• The crude birth rate, the annual number of live births per 1,000 people.
• The general fertility rate, the annual number of live births per 1,000 women of childbearing age (often taken to be from 15 to 49 years old, but sometimes from 15 to 44).
• The age-specific fertility rates, the annual number of live births per 1,000 women in particular age groups (usually age 15–19, 20–24 etc.)
• The crude death rate, the annual number of deaths per 1,000 people.
• The infant mortality rate, the annual number of deaths of children less than 1 year old per 1,000 live births.
• The expectation of life (or life expectancy), the number of years that an individual at a given age could expect to live at present mortality levels.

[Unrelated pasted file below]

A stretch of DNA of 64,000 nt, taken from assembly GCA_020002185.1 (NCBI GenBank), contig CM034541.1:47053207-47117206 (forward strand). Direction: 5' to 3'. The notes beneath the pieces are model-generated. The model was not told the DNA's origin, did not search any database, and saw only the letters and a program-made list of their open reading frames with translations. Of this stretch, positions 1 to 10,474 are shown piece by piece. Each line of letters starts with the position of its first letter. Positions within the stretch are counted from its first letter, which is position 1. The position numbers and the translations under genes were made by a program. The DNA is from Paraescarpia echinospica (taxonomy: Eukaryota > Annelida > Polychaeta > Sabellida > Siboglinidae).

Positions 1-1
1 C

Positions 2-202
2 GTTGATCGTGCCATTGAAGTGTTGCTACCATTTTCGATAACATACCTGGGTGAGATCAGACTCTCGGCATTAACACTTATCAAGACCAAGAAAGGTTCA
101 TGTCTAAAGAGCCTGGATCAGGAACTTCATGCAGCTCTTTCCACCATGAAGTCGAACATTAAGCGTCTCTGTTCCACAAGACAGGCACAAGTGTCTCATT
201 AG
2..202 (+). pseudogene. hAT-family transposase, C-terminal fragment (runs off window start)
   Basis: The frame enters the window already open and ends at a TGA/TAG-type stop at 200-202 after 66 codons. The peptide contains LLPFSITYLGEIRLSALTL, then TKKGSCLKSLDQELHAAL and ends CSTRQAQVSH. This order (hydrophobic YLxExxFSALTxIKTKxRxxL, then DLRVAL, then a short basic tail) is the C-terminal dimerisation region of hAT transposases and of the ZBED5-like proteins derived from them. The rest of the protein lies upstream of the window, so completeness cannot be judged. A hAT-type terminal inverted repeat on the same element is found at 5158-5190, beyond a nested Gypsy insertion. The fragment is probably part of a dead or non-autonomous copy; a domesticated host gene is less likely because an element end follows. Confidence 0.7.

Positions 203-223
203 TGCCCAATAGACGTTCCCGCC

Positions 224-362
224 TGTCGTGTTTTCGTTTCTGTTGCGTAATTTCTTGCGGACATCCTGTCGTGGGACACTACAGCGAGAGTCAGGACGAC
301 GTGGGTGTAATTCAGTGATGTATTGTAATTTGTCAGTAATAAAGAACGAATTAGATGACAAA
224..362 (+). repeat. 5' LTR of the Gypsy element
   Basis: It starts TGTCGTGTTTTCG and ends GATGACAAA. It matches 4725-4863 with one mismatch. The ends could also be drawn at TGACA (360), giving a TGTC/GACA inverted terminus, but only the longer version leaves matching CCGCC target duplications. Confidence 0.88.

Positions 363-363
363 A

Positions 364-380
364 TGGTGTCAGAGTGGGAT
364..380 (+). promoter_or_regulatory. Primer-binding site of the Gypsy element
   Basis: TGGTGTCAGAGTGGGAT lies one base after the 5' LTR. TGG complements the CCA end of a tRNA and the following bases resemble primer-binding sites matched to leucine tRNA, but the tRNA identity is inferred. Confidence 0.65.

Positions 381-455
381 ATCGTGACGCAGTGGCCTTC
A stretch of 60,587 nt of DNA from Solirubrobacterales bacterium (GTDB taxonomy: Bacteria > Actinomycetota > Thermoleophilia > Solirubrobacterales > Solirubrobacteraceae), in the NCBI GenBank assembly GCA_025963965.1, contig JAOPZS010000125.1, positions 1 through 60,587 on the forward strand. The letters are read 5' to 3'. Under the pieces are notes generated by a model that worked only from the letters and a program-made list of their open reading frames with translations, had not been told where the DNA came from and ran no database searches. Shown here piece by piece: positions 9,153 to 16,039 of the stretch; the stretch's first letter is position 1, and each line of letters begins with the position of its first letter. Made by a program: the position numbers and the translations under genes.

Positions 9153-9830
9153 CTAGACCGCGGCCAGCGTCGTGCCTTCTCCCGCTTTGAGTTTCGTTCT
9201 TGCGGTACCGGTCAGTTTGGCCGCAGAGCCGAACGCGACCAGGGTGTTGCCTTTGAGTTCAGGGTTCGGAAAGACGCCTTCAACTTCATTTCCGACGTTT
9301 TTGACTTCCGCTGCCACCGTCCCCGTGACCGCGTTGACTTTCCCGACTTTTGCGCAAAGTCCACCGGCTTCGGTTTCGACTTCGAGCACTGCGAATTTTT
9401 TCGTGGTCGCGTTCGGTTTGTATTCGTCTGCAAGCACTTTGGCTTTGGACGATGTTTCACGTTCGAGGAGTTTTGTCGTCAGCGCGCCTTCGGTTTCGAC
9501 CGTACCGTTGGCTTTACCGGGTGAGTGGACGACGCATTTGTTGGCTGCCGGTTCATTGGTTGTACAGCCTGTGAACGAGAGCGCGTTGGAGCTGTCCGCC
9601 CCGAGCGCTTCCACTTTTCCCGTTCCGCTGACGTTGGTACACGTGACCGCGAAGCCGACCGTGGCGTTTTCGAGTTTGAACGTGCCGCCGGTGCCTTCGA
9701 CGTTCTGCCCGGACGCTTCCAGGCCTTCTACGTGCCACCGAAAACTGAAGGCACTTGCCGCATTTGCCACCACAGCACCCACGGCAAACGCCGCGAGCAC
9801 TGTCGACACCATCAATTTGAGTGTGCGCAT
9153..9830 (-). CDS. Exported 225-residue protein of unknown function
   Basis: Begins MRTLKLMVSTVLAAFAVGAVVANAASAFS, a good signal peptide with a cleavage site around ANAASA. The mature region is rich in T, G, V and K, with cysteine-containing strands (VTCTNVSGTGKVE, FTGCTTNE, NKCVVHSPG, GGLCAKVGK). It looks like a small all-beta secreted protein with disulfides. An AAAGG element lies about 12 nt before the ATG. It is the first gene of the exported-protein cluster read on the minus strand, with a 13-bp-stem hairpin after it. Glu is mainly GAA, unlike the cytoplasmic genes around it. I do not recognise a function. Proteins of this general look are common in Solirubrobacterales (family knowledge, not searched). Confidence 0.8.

• The total fertility rate, the number of live births per woman completing her reproductive life, if her childbearing at each age reflected current age-specific fertility rates.
• The replacement level fertility, the average number of children women must have in order to replace the population for the next generation. For example, the replacement level fertility in the US is 2.11.[26]
• The gross reproduction rate, the number of daughters who would be born to a woman completing her reproductive life at current age-specific fertility rates.
• The net reproduction ratio is the expected number of daughters, per newborn prospective mother, who may or may not survive to and through the ages of childbearing.
• A stable population, one that has had constant crude birth and death rates for such a long period of time that the percentage of people in every age class remains constant, or equivalently, the population pyramid has an unchanging structure.[26]